Big-box theory

Apparently not having a Walmart puts Sacramento at ‘competitive disadvantage’

The debate over Sacramento's superstores ordinance isn't really about whether you love Walmart or loathe it, or whether you believe Sacramento is “business friendly” enough. It's really about information.

All kinds of questions arise when a big-box store sets its sights on a community.

What impact is that new Walmart going to have on the local grocery store? Will it undercut local business with lower prices, but also with lower wages and benefits?

You can guess the answers to these questions. You can call Walmart and ask them. You could go on Facebook and ask your friends; surely, they'll come back with all sorts of links from the Democratic Underground and The Huffington Post.

But you won't get any real information that way. For actual data on local impacts, you need an economic-impact analysis, and a wages and benefits comparison.

That's really all that is required by the city's current superstore ordinance¡ªinformation. The rules kick in automatically for any big-box store more than 90,000 square feet, if that store also sells groceries. (Some bulk retailers and membership clubs like Costco are excluded.)

Business groups like Region Builders and various chambers of commerce say doing this analysis and disclosing it to the public is too “onerous” for big-box developers.

They want city council to repeal the five-year-old ordinance and do away with the automatic economic analysis for box stores, and they don't want the city to any do wage and benefit analysis at all as part of the land-use process. They say the current rules have already prevented several big-box stores from locating inside the city.

Not everyone would agree that's a bad thing, or even that it's true. But what exactly is it that is so onerous about the superstore ordinance?

It's not the cost. City staff estimates economic-impact studies cost $50,000 to $100,000 each. But full development applications costs hundreds of thousands of dollars, and that's not going to change. (And besides, the Walmart company makes $50,000 in about two minutes.)

City planner Scot Mende says the real burden to business is uncertainty. By introducing an analysis of wages and benefits, “It's a known process vs. an unknown process.” Information.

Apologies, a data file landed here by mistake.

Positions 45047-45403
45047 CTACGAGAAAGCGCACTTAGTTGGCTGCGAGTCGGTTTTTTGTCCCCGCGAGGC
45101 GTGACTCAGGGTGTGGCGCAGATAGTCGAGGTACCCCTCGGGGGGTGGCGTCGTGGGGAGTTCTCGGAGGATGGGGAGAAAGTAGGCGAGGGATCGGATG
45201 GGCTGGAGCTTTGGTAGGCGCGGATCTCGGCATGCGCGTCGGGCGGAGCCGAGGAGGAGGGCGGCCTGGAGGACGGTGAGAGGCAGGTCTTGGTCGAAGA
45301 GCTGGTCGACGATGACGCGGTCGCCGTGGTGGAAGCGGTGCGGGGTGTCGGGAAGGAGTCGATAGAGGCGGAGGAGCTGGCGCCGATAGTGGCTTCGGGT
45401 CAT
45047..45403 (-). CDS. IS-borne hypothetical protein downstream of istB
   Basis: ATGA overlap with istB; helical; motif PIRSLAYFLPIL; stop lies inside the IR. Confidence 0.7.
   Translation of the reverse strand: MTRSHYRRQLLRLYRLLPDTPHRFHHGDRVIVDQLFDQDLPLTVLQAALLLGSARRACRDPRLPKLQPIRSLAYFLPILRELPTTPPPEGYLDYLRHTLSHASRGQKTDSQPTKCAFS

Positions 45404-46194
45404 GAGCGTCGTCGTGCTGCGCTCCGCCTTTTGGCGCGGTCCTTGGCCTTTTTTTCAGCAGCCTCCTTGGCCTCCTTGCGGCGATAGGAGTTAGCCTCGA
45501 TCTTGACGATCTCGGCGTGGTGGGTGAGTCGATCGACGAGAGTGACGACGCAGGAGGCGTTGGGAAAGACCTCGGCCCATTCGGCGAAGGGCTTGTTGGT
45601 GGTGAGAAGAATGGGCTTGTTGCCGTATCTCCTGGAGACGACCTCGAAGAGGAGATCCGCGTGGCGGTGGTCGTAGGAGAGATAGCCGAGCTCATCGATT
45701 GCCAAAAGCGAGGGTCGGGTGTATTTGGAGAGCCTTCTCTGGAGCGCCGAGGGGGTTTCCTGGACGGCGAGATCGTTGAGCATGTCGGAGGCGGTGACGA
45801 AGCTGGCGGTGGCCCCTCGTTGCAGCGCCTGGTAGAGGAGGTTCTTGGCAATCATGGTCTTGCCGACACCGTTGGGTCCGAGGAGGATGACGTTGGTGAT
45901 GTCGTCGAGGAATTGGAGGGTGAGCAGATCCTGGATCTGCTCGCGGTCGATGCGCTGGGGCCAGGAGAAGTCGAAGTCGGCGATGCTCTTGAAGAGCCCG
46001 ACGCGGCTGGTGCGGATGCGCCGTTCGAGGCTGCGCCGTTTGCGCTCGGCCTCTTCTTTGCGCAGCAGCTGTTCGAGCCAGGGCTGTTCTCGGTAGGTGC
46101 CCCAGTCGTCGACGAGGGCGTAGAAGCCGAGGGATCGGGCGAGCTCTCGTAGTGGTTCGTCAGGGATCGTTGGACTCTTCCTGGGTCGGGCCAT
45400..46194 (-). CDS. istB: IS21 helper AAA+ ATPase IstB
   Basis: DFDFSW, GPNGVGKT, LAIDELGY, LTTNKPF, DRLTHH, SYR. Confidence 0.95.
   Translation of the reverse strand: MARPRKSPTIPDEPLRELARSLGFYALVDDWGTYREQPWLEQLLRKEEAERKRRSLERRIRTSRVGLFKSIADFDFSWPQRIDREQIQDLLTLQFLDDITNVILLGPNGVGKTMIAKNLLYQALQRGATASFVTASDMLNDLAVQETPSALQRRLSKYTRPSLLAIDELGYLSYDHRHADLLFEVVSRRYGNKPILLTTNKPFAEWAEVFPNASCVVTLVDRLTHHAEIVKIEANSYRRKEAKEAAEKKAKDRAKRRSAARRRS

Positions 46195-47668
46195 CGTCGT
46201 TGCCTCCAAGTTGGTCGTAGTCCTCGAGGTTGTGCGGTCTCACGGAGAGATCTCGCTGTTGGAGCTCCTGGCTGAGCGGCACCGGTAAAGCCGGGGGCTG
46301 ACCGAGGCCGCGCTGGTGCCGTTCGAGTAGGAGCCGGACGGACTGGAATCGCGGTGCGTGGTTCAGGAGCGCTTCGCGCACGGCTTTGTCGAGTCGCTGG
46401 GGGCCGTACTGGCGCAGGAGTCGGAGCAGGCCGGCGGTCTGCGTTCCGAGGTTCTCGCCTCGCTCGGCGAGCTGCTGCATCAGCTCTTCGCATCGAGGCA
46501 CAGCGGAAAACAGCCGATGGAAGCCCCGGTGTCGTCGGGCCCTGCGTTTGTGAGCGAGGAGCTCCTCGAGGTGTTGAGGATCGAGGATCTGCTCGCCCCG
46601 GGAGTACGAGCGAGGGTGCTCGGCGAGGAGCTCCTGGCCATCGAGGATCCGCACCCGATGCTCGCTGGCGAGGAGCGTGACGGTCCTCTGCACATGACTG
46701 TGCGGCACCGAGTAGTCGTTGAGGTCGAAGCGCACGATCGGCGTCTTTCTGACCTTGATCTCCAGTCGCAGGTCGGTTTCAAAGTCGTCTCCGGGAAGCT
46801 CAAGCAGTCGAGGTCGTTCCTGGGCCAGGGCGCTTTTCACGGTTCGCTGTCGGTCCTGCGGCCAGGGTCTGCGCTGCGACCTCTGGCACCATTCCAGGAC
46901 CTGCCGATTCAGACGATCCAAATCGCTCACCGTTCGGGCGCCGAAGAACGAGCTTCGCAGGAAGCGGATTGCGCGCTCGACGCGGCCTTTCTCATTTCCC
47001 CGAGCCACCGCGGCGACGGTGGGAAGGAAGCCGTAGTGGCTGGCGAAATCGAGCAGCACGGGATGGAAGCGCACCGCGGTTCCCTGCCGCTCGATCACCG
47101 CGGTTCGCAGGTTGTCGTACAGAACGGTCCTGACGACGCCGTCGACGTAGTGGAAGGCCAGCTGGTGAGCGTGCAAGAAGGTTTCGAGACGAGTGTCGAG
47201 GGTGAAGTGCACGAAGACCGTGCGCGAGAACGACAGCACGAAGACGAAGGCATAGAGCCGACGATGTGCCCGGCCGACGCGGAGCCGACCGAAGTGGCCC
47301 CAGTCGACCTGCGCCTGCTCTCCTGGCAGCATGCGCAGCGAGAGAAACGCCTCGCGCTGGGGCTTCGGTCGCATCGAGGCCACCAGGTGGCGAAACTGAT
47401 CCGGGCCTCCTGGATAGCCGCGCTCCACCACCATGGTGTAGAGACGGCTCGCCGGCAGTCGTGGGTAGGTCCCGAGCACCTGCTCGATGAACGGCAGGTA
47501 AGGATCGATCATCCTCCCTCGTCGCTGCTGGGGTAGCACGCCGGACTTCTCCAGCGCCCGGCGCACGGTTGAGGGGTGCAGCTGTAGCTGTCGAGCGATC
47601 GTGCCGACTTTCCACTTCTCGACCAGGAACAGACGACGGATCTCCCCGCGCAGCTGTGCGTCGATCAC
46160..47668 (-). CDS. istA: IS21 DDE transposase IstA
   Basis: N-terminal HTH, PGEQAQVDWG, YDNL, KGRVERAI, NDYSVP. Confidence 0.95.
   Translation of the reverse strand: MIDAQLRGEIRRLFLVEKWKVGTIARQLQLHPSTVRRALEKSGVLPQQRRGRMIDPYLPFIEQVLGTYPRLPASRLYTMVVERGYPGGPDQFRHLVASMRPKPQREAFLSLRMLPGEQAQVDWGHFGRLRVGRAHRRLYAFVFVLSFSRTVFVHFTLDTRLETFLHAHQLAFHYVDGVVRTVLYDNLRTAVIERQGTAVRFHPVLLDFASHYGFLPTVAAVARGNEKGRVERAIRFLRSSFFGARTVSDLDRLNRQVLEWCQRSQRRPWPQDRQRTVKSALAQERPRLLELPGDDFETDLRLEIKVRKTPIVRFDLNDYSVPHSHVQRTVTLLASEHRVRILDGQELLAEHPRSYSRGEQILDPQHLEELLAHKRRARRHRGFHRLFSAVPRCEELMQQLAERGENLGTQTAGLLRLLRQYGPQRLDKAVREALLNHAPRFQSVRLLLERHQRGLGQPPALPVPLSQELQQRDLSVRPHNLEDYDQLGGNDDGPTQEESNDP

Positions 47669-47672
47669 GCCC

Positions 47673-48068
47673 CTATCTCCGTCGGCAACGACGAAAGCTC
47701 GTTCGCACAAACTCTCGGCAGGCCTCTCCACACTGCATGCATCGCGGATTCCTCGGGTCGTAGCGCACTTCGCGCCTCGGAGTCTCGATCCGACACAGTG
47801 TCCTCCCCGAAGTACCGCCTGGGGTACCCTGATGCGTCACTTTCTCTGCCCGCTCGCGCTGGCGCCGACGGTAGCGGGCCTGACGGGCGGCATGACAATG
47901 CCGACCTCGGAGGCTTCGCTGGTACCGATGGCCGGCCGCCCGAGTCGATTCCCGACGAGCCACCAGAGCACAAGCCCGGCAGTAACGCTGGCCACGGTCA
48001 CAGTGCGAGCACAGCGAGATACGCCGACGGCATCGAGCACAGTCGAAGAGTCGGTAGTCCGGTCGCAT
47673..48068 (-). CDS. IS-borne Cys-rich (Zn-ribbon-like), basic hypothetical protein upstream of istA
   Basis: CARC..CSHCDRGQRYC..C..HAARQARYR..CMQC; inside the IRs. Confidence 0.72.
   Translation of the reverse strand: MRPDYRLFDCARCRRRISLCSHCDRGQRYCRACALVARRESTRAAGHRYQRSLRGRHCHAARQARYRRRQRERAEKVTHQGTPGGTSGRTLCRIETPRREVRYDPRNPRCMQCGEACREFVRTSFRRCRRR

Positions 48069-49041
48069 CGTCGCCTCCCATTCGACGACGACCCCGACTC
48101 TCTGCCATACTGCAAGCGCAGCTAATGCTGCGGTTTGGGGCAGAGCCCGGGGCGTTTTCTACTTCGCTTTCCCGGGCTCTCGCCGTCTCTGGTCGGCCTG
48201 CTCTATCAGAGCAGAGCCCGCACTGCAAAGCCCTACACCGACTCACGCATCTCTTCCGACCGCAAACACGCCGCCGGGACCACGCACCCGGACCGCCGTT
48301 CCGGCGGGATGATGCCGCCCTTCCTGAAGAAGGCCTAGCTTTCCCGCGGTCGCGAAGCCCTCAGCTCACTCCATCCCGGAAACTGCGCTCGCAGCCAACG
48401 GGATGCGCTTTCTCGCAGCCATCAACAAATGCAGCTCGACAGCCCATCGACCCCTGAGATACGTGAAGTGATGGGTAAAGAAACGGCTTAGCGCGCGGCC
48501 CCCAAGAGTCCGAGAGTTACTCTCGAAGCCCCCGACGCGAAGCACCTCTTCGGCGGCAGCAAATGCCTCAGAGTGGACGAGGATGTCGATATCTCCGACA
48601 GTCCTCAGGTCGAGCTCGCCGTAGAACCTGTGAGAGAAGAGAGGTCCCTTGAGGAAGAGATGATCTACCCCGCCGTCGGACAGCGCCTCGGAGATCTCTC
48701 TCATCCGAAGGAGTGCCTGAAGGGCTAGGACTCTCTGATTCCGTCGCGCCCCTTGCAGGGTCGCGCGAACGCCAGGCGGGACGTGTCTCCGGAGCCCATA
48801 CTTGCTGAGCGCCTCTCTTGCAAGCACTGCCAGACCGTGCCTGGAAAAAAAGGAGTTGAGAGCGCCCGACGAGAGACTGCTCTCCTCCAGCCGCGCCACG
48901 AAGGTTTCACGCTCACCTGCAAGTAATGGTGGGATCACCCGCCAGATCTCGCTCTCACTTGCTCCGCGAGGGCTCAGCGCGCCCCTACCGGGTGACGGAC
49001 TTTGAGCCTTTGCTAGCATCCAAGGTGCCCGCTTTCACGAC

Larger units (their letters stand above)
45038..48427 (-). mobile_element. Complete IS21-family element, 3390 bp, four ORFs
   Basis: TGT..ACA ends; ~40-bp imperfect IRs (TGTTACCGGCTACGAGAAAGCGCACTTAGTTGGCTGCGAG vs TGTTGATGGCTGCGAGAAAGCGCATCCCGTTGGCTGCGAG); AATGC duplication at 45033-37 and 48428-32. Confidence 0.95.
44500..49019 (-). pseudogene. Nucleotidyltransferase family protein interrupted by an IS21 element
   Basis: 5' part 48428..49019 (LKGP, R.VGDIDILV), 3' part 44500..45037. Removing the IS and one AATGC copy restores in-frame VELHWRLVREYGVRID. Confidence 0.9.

Some argue it's a more political process. Certainly, it was city council politics circa 2006 that brought us the superstores ordinance. Same politics that kept a Walmart from opening in Downtown Plaza back then.

But so what? Repealing the ordinance is political, too: Consider the extensive lobbying done on the issue by Region Builders and the California Retailers Association.

And there's nothing whatsoever in the ordinance that prevents a big-box store from opening a store in the city, just because they pay crappy wages. It merely requires that information and analysis be given to the public.

Bites' neighborhood is nothing fancy. But it's got a union grocery store that pays enough for some workers to buy some of the modest houses nearby. That's good for the neighborhood. Likewise, there's a busy independent hardware store that helps neighbors fix problems in those modest houses. What's wrong with asking about the impact on these places from “category killers” like a Walmart?

“It may be useful information for consumers,” said Mende. “But it has a chilling effect on applications.”

Mende said the city council would still have discretion to require an economic analysis in some cases, for example, “If a large-format store is proposed in the Midtown area.”

And no doubt folks in specially protected and connected neighborhoods like Midtown would ask for, and get, their economic-impact studies. But what about the rest of us?

Some people think Mayor Kevin Johnson ought to recuse himself from voting on the superstore-ordinance repeal, given that Walmart pumps so much money into StudentsFirst, the anti-teacher-union lobbying group founded by Johnson's wife, Michelle Rhee. The Walton Family Foundation (named for the family that founded and controls Walmart) recently committed $8 million to Rhee to help bust unions and privatize public schools and push for more student testing.

That's a lot of money. But Bites thinks this misses a more direct conflict of interest. After all, the Walmart people give plenty to the mayor directly.

In 2012, the Walton Family Foundation gave $500,000 to K.J.'s Stand Up nonprofit. That was part of the much larger chunk of money that Johnson illegally failed to disclose last year, until reporters started poking around. The separate Walmart Foundation also gave $25,000 to Councilman Jay Schenirer's WayUp Sacramento nonprofit. Not Johnson's level to be sure, but he's learning. He's learning.

The superstore issue highlights just how remarkable this end-runaround campaign-finance laws really is. Do we want companies like Walmart funneling unlimited dollars to city council members while they vote on policies like the superstore ordinance? Would it be too “onerous” for business to regulate that as well?